Why Bamboo Batting Makes the Perfect Summer Quilt

Bamboo batting is the perfect summer quilt batting! It's lightweight, strong, breathable and has a beautifully soft drape.

The trees are green, the birds are singing and I’m almost positive that it’s not going to snow again here in Chicago—it’s finally summer! Do you know what that means? Time to bring out the bamboo batting!

Now that's it's warm outside people may expect me to pack up my sewing machine, emerge from my sewing cave and take up an outdoor hobby. But guess what, people—I’m a YEAR ROUND sewist, and I have bamboo quilt batting to thank.

Featured in this post is the Bayside quilt pattern. You can find it here in the shop!

Bamboo batting is the perfect summer quilt batting! It's lightweight, strong, breathable and has a beautifully soft drape. | Suzy Quilts - https://suzyquilts.com/why-bamboo-batting-makes-the-perfect-summer-quilt/

In a previous post on how to choose the right batting, I took you on an inspirational journey through the many batting options (I don’t know about you, but I had the time of my life. *Cue music.*) We talked about cotton.

We talked about poly blends. Wool made an appearance. Bamboo was mentioned, too, but I don’t think it got enough attention. So now that the ground and my hands have finally thawed, I’m bringing bamboo batting back into the spotlight.

Bamboo quilt batting is… ok, it’s amazing. Not only is it lightweight, thin and strong (basically the athlete I’ve always wanted to be), it doesn’t mildew or collect mold, either. After washing, bamboo batting dries more quickly than other batting options.

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Bamboo batting is the perfect summer quilt batting! It's lightweight, strong, breathable and has a beautifully soft drape.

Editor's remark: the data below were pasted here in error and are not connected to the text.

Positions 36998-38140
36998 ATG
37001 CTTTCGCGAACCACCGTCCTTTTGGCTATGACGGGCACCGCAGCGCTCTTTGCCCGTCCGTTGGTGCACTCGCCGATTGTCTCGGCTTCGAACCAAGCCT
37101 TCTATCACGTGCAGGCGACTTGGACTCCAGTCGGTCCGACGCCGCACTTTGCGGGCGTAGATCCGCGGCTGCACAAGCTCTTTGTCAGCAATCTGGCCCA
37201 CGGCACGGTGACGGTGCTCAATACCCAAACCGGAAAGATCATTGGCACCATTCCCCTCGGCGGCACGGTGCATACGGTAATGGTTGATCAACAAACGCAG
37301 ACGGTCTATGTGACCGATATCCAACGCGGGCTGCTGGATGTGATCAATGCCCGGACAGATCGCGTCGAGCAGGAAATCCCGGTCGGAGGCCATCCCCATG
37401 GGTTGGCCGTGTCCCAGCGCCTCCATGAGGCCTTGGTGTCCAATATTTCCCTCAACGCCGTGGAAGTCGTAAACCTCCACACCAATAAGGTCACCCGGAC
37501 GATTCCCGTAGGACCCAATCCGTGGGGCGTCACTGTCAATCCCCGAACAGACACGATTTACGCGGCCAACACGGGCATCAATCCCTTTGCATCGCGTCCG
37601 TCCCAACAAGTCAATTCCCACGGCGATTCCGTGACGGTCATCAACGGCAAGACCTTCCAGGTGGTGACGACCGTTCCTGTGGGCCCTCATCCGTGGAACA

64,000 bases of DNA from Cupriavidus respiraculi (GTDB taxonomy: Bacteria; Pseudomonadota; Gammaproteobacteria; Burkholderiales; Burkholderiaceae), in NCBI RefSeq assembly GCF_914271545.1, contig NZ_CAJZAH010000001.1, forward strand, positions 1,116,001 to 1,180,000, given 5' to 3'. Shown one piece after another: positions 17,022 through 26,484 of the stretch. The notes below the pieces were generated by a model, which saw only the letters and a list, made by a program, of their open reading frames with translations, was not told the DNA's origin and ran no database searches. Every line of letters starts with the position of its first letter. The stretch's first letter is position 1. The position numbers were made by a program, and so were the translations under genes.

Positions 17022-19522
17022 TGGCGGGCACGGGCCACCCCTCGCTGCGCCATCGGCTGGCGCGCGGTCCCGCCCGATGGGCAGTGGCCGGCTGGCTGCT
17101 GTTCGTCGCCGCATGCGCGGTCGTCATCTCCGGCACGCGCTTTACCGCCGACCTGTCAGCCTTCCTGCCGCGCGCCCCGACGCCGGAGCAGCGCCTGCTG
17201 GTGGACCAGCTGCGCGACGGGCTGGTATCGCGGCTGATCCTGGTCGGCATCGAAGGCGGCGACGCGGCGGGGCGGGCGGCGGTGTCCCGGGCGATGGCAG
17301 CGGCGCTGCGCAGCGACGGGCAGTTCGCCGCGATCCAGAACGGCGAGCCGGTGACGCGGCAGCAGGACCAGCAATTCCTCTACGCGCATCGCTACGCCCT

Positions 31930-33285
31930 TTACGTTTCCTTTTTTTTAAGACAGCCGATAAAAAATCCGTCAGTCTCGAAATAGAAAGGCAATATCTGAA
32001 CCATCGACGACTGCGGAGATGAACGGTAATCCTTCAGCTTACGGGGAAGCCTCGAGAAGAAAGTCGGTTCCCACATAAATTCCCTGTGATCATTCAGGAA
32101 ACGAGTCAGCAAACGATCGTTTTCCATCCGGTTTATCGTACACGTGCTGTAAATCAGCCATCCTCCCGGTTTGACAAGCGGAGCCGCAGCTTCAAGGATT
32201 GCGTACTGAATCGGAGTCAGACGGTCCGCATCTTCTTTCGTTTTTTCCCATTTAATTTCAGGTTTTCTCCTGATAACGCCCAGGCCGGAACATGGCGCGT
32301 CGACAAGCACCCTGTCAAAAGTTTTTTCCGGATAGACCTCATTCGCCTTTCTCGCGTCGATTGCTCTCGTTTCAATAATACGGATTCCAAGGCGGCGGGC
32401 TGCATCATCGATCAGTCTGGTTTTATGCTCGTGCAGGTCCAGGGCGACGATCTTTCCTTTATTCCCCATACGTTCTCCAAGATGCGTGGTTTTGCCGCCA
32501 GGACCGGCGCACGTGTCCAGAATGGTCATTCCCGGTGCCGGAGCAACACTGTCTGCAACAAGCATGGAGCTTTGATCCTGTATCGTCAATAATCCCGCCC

One question I get asked a lot in the Suzy Quilts Patterns Facebook group is about quilt drape. Some quilters complain that their quilts feel stiff after they’ve been quilted. Who wants to canoodle underneath a stiff quilt? Well bamboo batting is here to save your love life! Without even a single wash to fluff and crinkle it up, bamboo batting quilts have a silky smooth drape.

I will admit that all of bamboo’s amazing personality traits can make it a bit more expensive. But if you’re working on a quilt that you want to keep around for a long time, it’s worth the investment.

Bamboo batting is the perfect summer quilt batting! It's lightweight, strong, breathable and has a beautifully soft drape.

Bamboo Batting Brands

All bamboo batting possesses these amazing traits, but the brand of batting you choose has a pretty big effect on the overall quality and longevity of your finished quilt. I have a couple of go-to brands that I come back to time after time (ooh! Cue music again!) when looking for quilt batting:

  • Quilters Dream: Quilters Dream Bamboo batting is everything batting should be; luxurious, velvety soft, strong and devoid of inconsistencies (like thin and thick spots sadly found in other battings). Dream Bamboo is a bamboo blend, incorporating some silk, tencel and cotton fibers. It’s needle-punched, which means there is a right and wrong side, but that’s no problem for you because we already covered that here on the blog – Is There a Right Side to Quilt Batting?
  • Pellon: When I can’t get Quilters Dream Bamboo, Pellon Nature's Touch Bamboo is a close second choice. If you only have access to big craft shops (or if you shop online), this brand is easy to find. This batting works well for both machine and hand quilting.